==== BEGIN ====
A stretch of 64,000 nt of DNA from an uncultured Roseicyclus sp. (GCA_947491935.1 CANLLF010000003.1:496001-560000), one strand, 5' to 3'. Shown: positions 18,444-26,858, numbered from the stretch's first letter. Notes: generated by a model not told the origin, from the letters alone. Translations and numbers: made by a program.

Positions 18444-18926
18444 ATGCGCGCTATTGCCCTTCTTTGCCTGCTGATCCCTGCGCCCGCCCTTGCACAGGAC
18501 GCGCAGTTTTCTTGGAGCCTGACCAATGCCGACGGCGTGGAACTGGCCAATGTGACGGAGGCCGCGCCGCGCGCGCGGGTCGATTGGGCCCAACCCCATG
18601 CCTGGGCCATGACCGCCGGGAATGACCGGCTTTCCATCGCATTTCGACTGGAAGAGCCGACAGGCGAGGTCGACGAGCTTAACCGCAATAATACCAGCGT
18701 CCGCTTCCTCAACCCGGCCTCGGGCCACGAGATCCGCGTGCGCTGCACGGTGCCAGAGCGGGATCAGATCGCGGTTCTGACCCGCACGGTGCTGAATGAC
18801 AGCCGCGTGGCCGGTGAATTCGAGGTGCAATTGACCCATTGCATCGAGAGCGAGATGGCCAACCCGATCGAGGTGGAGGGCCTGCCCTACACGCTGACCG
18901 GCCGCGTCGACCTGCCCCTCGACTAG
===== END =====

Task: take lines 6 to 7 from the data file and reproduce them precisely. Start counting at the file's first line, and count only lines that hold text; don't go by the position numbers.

18701 CCGCTTCCTCAACCCGGCCTCGGGCCACGAGATCCGCGTGCGCTGCACGGTGCCAGAGCGGGATCAGATCGCGGTTCTGACCCGCACGGTGCTGAATGAC
18801 AGCCGCGTGGCCGGTGAATTCGAGGTGCAATTGACCCATTGCATCGAGAGCGAGATGGCCAACCCGATCGAGGTGGAGGGCCTGCCCTACACGCTGACCG